Moses Wilhelm Shapira, a well-known Jerusalem dealer in antiquities and ancient manuscripts, offered to sell fragments of a scroll of Deuteronomy, including the Ten Commandments, to the British Museum, a regular customer.1 Thus, in July of 1883, began one of the most celebrated incidents in the history of Biblical scholarship, a saga that continues to this day.2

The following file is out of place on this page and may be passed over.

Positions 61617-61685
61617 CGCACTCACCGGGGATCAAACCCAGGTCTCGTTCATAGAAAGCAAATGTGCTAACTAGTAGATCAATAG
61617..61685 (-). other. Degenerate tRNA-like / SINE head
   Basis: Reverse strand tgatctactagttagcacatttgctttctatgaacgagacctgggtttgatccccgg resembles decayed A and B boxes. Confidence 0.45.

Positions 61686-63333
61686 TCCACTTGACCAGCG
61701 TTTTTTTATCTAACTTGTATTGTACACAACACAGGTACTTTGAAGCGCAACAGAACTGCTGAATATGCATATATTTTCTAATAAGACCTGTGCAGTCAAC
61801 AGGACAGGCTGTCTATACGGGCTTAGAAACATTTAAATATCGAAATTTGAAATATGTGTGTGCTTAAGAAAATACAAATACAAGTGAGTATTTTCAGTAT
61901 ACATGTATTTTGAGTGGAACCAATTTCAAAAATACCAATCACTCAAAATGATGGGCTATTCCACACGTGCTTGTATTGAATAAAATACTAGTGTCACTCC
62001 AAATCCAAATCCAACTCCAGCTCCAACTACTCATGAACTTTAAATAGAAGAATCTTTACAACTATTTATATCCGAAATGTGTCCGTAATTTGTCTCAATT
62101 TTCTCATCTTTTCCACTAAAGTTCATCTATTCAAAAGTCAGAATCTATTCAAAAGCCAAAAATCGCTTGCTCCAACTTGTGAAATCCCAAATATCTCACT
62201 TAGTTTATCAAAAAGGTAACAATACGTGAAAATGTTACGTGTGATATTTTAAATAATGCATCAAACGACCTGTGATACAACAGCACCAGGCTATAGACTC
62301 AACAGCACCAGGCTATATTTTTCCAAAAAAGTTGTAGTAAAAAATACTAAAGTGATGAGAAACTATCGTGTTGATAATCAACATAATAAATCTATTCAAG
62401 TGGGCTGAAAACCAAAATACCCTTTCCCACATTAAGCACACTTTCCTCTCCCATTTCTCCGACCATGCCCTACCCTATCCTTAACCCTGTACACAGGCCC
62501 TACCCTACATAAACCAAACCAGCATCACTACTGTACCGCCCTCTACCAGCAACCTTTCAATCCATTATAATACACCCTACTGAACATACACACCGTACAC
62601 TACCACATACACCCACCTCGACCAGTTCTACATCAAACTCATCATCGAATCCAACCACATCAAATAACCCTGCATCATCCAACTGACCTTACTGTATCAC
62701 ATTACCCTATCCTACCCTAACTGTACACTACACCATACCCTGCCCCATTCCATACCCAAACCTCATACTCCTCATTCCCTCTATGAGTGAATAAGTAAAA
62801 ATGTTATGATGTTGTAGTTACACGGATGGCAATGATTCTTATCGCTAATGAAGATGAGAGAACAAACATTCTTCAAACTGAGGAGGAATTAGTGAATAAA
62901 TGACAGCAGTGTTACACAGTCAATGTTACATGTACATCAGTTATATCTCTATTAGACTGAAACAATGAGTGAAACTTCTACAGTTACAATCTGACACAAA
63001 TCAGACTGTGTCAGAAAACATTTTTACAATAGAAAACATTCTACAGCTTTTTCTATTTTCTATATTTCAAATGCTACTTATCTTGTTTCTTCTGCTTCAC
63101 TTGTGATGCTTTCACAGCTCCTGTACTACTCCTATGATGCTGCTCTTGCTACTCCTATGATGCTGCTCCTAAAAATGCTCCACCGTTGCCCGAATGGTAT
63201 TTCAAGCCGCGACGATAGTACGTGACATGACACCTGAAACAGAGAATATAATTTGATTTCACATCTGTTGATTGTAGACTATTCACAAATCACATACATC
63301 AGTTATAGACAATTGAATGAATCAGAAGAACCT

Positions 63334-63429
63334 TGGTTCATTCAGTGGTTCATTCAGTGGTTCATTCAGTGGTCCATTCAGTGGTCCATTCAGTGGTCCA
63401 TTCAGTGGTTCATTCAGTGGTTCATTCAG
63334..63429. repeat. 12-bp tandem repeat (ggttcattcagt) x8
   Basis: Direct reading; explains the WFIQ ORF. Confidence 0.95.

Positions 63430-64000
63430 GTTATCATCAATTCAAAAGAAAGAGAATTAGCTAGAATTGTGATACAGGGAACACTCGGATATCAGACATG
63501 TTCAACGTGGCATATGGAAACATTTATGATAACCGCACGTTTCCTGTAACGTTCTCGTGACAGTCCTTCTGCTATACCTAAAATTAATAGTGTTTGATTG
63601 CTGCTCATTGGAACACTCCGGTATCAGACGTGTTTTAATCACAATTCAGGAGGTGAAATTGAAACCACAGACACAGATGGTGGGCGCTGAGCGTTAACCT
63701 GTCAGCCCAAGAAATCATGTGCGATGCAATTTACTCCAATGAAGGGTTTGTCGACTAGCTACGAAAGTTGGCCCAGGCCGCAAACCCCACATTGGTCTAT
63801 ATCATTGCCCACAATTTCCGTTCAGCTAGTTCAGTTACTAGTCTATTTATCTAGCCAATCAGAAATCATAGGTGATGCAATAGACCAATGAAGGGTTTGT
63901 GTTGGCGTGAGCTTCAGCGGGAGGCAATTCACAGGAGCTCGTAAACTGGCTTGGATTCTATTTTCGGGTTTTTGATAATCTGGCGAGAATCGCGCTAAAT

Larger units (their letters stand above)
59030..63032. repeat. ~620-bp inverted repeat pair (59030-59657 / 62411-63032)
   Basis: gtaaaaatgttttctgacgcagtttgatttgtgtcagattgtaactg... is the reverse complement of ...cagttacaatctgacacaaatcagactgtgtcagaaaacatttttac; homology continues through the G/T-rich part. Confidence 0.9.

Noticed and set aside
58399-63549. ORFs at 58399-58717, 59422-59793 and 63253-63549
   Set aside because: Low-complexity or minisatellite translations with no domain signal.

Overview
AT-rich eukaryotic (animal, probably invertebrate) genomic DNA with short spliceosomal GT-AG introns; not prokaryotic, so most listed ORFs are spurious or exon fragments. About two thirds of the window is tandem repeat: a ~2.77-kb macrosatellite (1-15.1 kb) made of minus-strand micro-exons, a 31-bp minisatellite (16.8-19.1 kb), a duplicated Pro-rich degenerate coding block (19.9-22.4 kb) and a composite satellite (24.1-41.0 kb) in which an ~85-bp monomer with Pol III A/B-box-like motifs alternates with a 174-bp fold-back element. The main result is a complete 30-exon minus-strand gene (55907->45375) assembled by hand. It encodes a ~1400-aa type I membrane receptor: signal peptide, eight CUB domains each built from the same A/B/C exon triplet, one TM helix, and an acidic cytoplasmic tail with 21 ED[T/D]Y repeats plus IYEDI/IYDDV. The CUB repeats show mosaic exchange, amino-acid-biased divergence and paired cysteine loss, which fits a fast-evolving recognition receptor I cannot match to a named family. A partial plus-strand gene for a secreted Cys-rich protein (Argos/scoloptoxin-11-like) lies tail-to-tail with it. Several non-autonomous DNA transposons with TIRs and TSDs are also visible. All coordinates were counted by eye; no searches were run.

The 15 Deuteronomy fragments offered by Shapira were written in almost the same ancient Canaanite Hebrew script (also called Old Hebrew, or Phoenician) that appears on the Mesha Stele, or Moabite Stone, discovered in ancient Moab, east of the Jordan, in 1868, just 15 years earlier. Significant differences between the scroll’s text and the standard Biblical text made the Shapira strips, as they came to be called, extremely interesting to Victorian Bible scholars. The possibility that an original, or at least ancient, manuscript of Deuteronomy had been discovered created enormous public interest. At the time, the oldest known Hebrew versions of Deuteronomy were medieval copies.